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FPIs pull out $1 bn from Indian markets in Feb in wake of global sell-off

This is against the total inflow of over Rs 137.8 billion by foreign portfolio investors in January, the latest data with depositories showed

Press Trust of India  |  New Delhi 

FPI investment

Foreign investors have pulled out so far this month a staggering $1 billion, or Rs 68.5 billion (Rs 6,850 crore), from the Indian stock market in the wake of sell-offs globally.

This is against the total inflow of over Rs 137.8 billion (Rs 13,780 crore) by foreign portfolio investors (FPIs) in January, the latest data with depositories showed.

"In January, the US unemployment rate stood at a 17-year low of 4.1 per cent. In addition to this, there is a good possibility of an increase in the rate to counter the rise in inflation. Overall we witnessed a sell-off globally. The pull out from is most likely a result of this," Harsh Jain, co-founder and COO, online investment platform Groww, said.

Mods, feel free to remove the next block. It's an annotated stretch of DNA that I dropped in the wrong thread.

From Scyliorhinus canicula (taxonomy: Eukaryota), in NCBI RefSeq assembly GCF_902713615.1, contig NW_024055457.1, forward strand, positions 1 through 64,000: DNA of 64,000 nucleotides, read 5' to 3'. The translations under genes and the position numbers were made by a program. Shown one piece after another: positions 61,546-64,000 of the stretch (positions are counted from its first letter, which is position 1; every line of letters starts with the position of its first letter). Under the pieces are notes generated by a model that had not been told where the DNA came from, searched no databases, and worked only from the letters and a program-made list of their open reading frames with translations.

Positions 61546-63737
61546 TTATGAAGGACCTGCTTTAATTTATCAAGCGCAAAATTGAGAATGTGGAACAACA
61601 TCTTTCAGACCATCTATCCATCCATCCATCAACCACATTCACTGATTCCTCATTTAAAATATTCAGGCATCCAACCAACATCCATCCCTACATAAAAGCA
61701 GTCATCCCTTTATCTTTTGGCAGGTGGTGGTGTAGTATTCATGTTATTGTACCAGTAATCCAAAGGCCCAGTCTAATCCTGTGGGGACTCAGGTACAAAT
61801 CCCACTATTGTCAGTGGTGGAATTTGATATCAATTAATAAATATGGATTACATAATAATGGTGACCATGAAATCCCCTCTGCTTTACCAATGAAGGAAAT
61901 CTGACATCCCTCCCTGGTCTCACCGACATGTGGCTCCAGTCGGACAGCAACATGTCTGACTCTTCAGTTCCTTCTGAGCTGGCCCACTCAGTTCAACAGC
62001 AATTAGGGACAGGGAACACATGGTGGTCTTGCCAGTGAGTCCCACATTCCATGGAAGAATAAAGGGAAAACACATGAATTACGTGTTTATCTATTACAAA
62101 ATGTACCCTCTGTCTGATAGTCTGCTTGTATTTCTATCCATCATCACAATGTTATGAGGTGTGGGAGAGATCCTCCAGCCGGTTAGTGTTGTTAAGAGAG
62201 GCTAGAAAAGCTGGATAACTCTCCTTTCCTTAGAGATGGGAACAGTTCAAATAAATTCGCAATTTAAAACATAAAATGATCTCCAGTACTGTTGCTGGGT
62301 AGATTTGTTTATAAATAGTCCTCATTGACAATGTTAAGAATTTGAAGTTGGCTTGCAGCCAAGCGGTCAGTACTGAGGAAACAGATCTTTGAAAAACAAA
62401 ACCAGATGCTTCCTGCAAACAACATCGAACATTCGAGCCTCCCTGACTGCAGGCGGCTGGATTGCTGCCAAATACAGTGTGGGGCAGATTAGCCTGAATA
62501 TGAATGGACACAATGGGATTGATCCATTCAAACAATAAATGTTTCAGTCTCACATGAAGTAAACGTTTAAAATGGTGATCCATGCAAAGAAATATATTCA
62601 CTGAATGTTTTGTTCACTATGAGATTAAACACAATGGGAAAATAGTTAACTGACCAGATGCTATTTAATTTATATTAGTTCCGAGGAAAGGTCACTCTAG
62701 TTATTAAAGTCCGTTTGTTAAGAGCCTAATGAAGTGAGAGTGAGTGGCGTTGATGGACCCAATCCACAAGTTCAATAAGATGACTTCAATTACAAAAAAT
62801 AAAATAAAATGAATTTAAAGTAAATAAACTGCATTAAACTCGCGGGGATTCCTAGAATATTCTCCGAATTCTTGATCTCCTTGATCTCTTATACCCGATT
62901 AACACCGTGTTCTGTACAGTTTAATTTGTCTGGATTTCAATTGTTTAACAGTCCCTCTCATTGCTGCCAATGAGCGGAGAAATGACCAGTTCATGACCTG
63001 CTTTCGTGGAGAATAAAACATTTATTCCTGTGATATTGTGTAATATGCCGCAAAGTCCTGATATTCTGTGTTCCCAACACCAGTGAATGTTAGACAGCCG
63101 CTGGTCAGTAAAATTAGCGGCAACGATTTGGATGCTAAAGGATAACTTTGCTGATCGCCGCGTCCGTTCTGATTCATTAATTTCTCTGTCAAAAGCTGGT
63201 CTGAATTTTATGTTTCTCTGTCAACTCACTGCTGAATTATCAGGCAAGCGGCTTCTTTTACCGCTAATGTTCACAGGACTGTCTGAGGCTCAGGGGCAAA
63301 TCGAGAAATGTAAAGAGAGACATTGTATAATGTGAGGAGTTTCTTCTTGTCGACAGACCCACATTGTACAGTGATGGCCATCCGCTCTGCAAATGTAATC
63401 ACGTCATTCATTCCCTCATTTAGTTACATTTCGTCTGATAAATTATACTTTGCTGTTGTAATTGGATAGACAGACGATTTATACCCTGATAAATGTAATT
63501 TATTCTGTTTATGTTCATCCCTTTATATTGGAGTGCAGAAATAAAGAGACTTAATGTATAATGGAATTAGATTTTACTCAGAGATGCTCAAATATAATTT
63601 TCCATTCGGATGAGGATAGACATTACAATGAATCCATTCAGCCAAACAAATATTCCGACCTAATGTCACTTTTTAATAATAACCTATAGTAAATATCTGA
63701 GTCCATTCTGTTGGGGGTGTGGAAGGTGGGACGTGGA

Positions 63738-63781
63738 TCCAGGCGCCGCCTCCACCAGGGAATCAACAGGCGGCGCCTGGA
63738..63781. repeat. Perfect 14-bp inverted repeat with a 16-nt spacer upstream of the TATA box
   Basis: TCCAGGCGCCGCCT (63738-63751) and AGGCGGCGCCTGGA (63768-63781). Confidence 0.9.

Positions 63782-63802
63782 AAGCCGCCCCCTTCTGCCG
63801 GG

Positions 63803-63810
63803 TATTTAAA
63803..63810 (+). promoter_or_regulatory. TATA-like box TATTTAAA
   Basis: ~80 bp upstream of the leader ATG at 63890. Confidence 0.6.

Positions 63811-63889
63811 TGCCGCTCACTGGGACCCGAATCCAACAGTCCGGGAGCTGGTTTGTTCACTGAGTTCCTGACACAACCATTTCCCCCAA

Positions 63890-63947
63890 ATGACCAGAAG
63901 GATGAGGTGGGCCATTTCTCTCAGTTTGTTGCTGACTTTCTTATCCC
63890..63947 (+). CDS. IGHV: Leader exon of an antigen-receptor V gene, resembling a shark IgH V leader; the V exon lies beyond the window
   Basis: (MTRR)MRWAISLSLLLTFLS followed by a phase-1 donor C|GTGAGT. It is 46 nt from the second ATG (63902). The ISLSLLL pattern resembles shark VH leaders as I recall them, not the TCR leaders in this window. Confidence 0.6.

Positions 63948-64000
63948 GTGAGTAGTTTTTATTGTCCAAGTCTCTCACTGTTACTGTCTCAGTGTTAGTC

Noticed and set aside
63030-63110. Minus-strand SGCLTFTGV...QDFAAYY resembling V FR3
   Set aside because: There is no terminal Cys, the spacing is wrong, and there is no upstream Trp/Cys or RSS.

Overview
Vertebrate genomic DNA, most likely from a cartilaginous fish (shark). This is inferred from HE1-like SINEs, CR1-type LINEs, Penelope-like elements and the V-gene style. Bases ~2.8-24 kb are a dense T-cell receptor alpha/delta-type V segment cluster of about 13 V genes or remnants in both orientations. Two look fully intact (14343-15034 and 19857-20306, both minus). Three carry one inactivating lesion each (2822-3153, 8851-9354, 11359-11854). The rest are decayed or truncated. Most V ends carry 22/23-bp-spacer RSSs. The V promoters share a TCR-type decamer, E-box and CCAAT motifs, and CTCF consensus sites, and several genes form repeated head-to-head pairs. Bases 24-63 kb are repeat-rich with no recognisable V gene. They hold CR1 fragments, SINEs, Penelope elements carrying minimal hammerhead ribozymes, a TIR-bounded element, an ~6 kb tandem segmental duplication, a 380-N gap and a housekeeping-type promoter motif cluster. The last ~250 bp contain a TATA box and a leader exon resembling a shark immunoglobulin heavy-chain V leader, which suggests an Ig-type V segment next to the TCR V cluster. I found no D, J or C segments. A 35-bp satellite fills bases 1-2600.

Echoing similar views, Nalini Jindal, chief investment advisor at Intellistocks, said the US inflation is hitting several years low, raising a possibility of a hike in the Fed rate; and this has resulted in caution among FPIs.

"The recent announcement to tax long-term capital gains and bringing FPIs into local compliance is one of the reasons as FPIs may want to book some profits to enjoy the benefits of grandfathering. This, however, could be a short-term scenario as India is one of the much sought after destinations for investments by FPIs," she added.

According to the depositories data, FPIs withdrew a net amount of $1 billion (Rs 68.44 billion ot Rs 6,844 crore) from equities during February 1-16.

However, they put in Rs 32.15 billion (Rs 3,215 crore) in the debt during the period under review.

Explaining the reason for inflow in the debt markets, Jain said, "India's 10-year bond yield crossed 7.5 per cent, the first time since 2016 July. Similar is the case with the 10-year treasury yield. The inflow in debt market is expected when the arbitrage between the selling debt and buying equity squeezes."

Interestingly, strong earning numbers in India besides a fall in crude prices in the past few days and correcting valuations make look less expensive now, while domestic institutional investors are tapping this opportunity and have been net buyers in the Indian market in the last few days.

First Published: Sun, February 18 2018. 12:57 IST
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